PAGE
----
THE TRADE UNIONS
We can prepare for the new period ahead by learning the lessons from what has gone before. The experience of the betrayal of the miners in 1984-5 and again in 1992 provides the clearest examples of the kinds of problems socialists face in the unions today, but also the possible solutions.
In 1984-5 the miners fought a bitter, year-long battle for jobs. They were left isolated and betrayed when the TUC refused to organise for the kind of solidarity action - a general strike - which could have stopped Thatcher in her tracks and changed the whole of recent British political history. The miners were defeated but unbowed. Eight years later, after two election defeats for Labour, and a gruelling war of attrition in the pits, the Tories set out to destroy the coal industry. In October 1992 they announced the closure of more than three quarters of Britain's remaining pits. There was an explosion of popular anger. Hundreds of thousands of people demonstrated in central London in support of the miners. Even Tory voters and the Chief Constable of South Yorkshire said that Arthur Scargill had been proved right about the Tories' ultimate plans for the pits.
The ranks of the labour movement started to muster in support. There was more than a glimpse of what a genuine, well co-ordinated fightback could achieve. But all that energy, hope and solidarity was wasted! Why? Because the existing multi-million-strong mass labour movement is led by people who do not really want to fight the capitalist system. The TUC did not call any serious solidarity action for the miners, and the Labour leaders accepted the essence of the Tory case for pit closures.
Dislodging from power the people who did that and empowering in their own movement the rank and file of the mass organisations of the working class - that is one of the central tasks facing socialists today. If we don't succeed in this task, then there will in the future be as many repeats of the betrayal of the miners as there were precedents for it in the past. That's why the Alliance for Workers' Liberty and our predecessors have argued long and hard for the formation of an open, democratic and genuinely broad based, rank and file movement in the trade unions and across all the unions. With such a rank and file movement we could force the union leaders to fight and where they refuse, replace them. This is not a question of abstract sloganising, but a sensible and practical policy.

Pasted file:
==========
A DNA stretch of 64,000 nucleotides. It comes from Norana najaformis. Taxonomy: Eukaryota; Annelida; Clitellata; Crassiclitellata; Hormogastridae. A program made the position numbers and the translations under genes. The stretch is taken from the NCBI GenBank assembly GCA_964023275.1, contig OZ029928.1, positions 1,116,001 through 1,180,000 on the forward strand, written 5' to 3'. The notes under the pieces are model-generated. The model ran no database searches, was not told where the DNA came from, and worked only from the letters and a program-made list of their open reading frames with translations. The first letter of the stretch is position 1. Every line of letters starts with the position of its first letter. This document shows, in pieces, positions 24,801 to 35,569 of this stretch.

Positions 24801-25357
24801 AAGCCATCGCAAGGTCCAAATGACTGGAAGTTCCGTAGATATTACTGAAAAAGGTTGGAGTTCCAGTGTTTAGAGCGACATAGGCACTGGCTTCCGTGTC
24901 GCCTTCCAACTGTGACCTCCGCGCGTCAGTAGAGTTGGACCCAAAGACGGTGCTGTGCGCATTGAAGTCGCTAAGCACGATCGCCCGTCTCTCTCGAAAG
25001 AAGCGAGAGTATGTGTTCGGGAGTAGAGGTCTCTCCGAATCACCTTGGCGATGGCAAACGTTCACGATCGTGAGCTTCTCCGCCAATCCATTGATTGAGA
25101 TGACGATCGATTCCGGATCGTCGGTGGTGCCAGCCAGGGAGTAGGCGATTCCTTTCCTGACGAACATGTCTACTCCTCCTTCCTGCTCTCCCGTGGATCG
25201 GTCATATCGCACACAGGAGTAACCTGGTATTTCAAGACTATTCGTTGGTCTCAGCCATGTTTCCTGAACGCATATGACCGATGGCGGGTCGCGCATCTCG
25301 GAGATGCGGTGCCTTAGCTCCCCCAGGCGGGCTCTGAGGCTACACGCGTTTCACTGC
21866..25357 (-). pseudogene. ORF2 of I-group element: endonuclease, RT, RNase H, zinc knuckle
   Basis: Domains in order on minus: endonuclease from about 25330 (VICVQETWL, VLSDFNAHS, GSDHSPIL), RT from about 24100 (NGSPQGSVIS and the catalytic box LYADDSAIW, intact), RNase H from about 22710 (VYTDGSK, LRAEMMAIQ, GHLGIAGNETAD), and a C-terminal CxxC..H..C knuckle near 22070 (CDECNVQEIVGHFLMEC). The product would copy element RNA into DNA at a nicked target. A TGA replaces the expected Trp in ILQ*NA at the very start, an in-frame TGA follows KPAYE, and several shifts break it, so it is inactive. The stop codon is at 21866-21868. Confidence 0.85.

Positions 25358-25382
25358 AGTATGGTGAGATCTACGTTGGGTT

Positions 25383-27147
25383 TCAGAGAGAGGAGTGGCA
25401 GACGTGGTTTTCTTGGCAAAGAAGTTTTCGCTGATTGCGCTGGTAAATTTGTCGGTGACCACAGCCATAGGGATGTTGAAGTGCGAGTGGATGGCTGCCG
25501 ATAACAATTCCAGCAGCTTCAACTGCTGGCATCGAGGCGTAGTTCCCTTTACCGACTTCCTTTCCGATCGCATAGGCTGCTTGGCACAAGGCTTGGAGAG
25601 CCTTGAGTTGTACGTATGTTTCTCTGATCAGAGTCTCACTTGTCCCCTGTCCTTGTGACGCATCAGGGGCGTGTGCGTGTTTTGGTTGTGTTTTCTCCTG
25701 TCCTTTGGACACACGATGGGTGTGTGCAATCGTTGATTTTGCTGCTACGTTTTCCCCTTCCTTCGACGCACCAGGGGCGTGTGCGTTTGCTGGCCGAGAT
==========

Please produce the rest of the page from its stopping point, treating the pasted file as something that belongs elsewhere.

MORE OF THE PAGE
In a workplace we may find one in a hundred who will accept completely the need for a socialist revolution and who is prepared to devote a large part of his or her life to working for it. That is an important beginning - but it's not enough if we hope to do more than spend all our time patiently explaining and trying to convince people about basic socialist ideas.
Alongside the convinced socialists there will be many who may not be fully convinced socialists, but who will agree to work with us on immediate issues like militant struggle over wages and conditions, free trade unions and the defence of the welfare state, and join us in a fight for union democracy, and against such things as racism and sexism. We need to organise these militants.